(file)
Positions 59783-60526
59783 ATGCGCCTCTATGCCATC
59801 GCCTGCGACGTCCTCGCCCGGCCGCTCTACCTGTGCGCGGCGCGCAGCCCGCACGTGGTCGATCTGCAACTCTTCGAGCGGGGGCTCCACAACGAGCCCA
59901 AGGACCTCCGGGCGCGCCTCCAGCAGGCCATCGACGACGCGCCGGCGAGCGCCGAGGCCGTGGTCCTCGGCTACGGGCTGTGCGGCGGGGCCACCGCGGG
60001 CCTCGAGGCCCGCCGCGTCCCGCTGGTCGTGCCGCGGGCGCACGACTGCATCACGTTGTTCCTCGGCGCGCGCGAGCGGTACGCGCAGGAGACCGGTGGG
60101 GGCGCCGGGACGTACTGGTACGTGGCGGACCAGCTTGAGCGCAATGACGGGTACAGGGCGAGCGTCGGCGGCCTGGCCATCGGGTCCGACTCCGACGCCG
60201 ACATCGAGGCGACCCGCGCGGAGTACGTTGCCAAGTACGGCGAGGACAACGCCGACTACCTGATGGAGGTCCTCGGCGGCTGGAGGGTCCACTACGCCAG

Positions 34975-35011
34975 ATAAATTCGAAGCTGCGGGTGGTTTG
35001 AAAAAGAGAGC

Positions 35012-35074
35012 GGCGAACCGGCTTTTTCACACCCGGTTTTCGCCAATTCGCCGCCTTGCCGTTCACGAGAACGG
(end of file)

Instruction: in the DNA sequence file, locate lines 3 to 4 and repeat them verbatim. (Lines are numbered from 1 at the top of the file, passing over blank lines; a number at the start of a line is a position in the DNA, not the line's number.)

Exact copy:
59801 GCCTGCGACGTCCTCGCCCGGCCGCTCTACCTGTGCGCGGCGCGCAGCCCGCACGTGGTCGATCTGCAACTCTTCGAGCGGGGGCTCCACAACGAGCCCA
59901 AGGACCTCCGGGCGCGCCTCCAGCAGGCCATCGACGACGCGCCGGCGAGCGCCGAGGCCGTGGTCCTCGGCTACGGGCTGTGCGGCGGGGCCACCGCGGG